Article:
Lately, it’s plain to see all is not right.
Having been to Manchester I know and accept it’s not Madrid; there’s every chance he’s not seen the sun since August, though I’ll admit I’m not a weatherman.
Whatever cultural adjustment was required I thought he’s a professional. He’ll adjust. He’ll make it work and make us better at the same time.
Besides, Juan, Marcos, David, Ander and co. are there, they’ll form their own little clique and Angel will be A-OK. He’ll fit right in.
Then there were a couple niggles and a well publicized burglary. Now there’s a seeming crisis of confidence, a diving controversy and an ill-fated attempt to get the referee’s attention.
Played on the left, the right, through the middle, just off the striker, as a support striker – he’s failed to impress sufficiently to make any of those spots on Louis Van Gaal’s team sheet his own.
Angel Di Maria is one of the most naturally gifted and breathtakingly skillful players I’ve had the pleasure of watching in our famous red shirt, but he’s not made for the English game. Maybe he could have been, but his arrival has come too late in his career for any meaningful change.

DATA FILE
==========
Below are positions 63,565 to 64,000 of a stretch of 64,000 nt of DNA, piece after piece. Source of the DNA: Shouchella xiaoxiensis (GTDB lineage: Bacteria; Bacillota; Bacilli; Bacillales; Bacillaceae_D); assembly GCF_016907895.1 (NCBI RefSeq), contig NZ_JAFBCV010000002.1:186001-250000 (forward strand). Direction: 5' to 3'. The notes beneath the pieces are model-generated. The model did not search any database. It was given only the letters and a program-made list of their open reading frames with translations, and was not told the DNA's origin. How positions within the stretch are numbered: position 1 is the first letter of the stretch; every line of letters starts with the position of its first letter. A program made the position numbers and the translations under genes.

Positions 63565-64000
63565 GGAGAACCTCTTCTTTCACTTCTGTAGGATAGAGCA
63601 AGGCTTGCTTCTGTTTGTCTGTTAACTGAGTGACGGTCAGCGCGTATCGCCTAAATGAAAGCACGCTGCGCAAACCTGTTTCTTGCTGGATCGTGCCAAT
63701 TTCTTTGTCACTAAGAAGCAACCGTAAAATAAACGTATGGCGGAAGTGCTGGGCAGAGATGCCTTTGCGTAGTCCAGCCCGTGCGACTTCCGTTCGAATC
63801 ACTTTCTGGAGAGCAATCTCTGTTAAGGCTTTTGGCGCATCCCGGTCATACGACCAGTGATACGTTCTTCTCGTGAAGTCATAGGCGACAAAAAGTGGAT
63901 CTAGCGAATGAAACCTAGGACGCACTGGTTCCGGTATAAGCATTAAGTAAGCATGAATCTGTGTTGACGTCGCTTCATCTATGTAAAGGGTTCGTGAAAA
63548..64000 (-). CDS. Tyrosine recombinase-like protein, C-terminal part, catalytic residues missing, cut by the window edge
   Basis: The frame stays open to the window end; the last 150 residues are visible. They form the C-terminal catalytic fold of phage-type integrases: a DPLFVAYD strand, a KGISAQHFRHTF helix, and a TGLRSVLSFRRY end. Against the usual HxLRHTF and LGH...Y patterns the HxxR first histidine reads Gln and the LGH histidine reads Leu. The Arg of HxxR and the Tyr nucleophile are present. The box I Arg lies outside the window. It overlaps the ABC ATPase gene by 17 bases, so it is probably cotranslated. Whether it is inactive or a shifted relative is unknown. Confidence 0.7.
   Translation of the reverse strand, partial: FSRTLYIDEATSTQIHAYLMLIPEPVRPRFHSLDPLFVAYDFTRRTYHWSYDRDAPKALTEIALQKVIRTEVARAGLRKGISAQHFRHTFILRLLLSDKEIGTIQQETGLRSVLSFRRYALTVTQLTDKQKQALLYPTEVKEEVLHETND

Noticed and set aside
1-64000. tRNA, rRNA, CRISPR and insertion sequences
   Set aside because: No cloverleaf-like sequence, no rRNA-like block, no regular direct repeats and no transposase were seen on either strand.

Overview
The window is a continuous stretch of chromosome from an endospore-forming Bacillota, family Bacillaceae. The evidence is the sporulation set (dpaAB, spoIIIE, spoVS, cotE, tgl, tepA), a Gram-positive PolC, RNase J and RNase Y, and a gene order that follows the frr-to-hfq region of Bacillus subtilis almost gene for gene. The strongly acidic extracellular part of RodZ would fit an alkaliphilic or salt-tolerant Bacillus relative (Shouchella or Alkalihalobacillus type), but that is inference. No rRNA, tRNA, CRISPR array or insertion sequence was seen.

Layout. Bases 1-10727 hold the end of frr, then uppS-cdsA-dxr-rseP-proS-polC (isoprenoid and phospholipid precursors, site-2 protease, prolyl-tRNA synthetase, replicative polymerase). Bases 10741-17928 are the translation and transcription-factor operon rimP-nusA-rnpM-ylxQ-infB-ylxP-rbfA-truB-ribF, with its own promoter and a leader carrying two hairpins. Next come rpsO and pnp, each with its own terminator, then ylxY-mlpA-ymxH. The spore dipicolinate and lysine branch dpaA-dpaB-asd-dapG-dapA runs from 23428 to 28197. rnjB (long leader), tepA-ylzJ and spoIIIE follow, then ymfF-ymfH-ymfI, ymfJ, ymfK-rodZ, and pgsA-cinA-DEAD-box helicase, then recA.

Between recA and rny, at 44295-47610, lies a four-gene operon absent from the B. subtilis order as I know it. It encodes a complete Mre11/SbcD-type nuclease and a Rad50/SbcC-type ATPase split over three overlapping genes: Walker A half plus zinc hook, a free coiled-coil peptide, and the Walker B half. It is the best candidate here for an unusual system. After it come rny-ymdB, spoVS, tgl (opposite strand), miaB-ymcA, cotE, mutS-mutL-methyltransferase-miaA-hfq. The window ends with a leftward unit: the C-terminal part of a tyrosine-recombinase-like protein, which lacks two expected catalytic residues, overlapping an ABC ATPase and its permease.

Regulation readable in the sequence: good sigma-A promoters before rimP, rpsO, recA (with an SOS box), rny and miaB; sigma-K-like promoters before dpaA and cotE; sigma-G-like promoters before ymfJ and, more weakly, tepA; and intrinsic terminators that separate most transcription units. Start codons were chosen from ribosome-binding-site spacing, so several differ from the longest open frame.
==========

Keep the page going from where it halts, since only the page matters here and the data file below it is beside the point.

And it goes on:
This isn’t a segue into a bestest league in the world (copyright Sky) rant, because plainly the English Premier League isn’t currently the best league in the world.
This is me saying you don’t enter an Aston Martin Vanquish in the Dakar Rally. The harsh environment is no place for a sleek, sophisticated supercar with the ride height of a sled. It’s just not made to tackle that terrain.
The rough and tumble, knees and elbows, tackles so late they arrive the day after the match culture of the English Premier League made Cristiano Ronaldo the player he is today. Without it he’d have been great, but nowhere near the unstoppable force he became.
He bulked up to compete physically in the deck and in the air. He strengthened through the hips and legs to ride the challenges he knew were coming.